There's certainly a theme, although not one you might expect if you just look at the stats. The rotation has the fourth-best ERA (3.23) in baseball, and with Sammy Long and Aaron Sanchez rehabbing, there's some depth behind the current five. But Zaidi knows that an injury or two would have this team scrambling quickly, and Triple-A Sacramento doesn't even really have a rotation.

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Expect the Giants to try to add another starter in the next week, and in a perfect world, they could also find a depth option to stash in Triple-A -- someone like Anthony Banda, but not the actual Anthony Banda. As the innings pile up for the current five, the Giants need some coverage.

A Closer?

Look, this isn't actually a need. McGee and Tyler Rogers have combined for 31 saves, and even though Rogers had a stumble on Tuesday, he bounced back 24 hours later. The Giants could definitely win a division and head into October with those two at the back end. They certainly feel better about the ninth inning right now than the Dodgers do. 

But ... what if McGee/Rogers was the bridge?

Adding a lockdown closer would allow Kapler to play matchups in the seventh and eighth with those two, and perhaps even extend that into the sixth given how durable Rogers is. That's a tantalizing possibility. This coaching staff finds the right matchup more often than not. 

 

Craig Kimbrel and Taylor Rogers stand out as obvious candidates, but both would be costly, particularly Kimbrel, who could pitch the ninth for just about every contender. The bullpen has a 2.52 ERA since June 1, so again, this isn't a must-have. It sure would make the Giants a lot more dangerous in October, though, particularly if they run up against the Dodgers. This last series was a reminder of how close those games will be.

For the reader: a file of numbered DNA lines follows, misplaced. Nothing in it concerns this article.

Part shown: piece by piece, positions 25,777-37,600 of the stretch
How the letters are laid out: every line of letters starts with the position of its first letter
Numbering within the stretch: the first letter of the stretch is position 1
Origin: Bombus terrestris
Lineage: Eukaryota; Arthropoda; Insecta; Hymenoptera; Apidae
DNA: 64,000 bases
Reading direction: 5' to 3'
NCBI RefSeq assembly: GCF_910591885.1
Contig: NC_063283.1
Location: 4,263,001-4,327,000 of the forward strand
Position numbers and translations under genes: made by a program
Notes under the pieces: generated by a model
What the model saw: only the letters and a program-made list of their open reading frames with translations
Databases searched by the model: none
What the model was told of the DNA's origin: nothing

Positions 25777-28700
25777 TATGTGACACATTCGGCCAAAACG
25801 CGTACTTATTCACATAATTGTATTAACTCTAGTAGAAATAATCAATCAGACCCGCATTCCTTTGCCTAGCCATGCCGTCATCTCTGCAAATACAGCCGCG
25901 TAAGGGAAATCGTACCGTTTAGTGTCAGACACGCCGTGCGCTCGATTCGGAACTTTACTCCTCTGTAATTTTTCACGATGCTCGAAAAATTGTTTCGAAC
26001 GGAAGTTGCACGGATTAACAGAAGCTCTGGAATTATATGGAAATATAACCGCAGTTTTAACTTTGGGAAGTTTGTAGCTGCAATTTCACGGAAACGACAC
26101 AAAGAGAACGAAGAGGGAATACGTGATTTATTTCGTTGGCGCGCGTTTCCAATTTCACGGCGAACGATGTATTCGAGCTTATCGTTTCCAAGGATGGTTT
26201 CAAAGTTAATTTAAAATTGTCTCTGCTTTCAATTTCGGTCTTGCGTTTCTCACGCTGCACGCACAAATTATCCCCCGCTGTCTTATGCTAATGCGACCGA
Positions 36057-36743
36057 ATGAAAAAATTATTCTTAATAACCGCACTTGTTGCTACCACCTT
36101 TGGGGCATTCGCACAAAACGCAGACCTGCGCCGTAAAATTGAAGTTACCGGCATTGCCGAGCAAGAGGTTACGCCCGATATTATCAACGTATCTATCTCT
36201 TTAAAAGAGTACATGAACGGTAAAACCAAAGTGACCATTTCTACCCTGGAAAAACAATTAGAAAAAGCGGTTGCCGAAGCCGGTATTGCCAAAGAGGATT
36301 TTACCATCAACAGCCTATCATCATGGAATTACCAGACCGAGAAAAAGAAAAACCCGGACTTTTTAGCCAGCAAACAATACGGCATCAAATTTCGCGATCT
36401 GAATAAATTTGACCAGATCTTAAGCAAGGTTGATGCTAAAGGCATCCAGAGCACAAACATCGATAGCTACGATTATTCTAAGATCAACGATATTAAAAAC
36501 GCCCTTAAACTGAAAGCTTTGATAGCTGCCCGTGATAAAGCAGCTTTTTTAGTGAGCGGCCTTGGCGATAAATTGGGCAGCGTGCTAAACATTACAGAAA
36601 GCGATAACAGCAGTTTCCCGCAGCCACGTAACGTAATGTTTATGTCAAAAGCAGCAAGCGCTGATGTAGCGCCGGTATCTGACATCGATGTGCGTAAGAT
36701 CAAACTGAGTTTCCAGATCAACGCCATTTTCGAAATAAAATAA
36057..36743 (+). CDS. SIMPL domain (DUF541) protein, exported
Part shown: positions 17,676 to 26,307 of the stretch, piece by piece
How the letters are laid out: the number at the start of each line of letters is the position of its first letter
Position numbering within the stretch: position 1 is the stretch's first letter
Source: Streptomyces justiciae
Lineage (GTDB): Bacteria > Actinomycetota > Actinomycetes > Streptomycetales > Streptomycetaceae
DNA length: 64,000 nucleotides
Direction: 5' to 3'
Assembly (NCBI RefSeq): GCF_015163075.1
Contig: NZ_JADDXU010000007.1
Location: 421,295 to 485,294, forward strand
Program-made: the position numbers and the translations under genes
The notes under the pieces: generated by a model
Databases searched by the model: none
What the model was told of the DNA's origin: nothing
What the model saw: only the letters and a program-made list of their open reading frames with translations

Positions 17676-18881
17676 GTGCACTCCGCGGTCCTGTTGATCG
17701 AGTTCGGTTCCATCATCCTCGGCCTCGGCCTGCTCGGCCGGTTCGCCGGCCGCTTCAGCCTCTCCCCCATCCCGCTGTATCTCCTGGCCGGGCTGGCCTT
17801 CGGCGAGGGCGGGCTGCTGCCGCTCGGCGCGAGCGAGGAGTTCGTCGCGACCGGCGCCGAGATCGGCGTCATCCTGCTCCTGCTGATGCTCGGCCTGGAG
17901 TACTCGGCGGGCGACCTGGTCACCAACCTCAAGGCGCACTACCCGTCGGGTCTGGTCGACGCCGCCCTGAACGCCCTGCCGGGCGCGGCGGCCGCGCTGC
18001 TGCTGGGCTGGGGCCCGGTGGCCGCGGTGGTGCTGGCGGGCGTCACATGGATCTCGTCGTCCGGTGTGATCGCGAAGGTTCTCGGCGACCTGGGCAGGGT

An Impact Outfielder

This is a tough one, because it's another area where the Giants could be just fine by sticking with their internal options. If Brandon Belt returns in a couple of weeks and stays healthy, Wade Jr. and Ruf shift back to the left-field conversation. The Giants already have Mike Yastrzemski playing every day in the outfield, with Alex Dickerson, Steven Duggar, Austin Slater and Mike Tauchman on the roster.

There has been a lot of inconsistency with that group, though, and the lineup would be a lot more dangerous in October with another impact bat in the outfield. Starling Marte is popping up in rumors and guys like Kris Bryant, Joey Gallo and Mitch Haniger are out there, albeit at high prices. Putting one of them in the lineup could allow Kapler to form a very strong platoon in the third outfield spot and have an even more dangerous bench. 

This one kind of comes down to how the staff evaluates the current group. Do the Giants believe Dickerson will go on one of his patented hot streaks? Do they believe the Duggar from the first half will return? Will Slater avoid another hellacious slump? Will Belt stay healthy enough to allow Wade and Ruf to be options in left? 

If there are concerns, the Giants should try and get another outfield bat.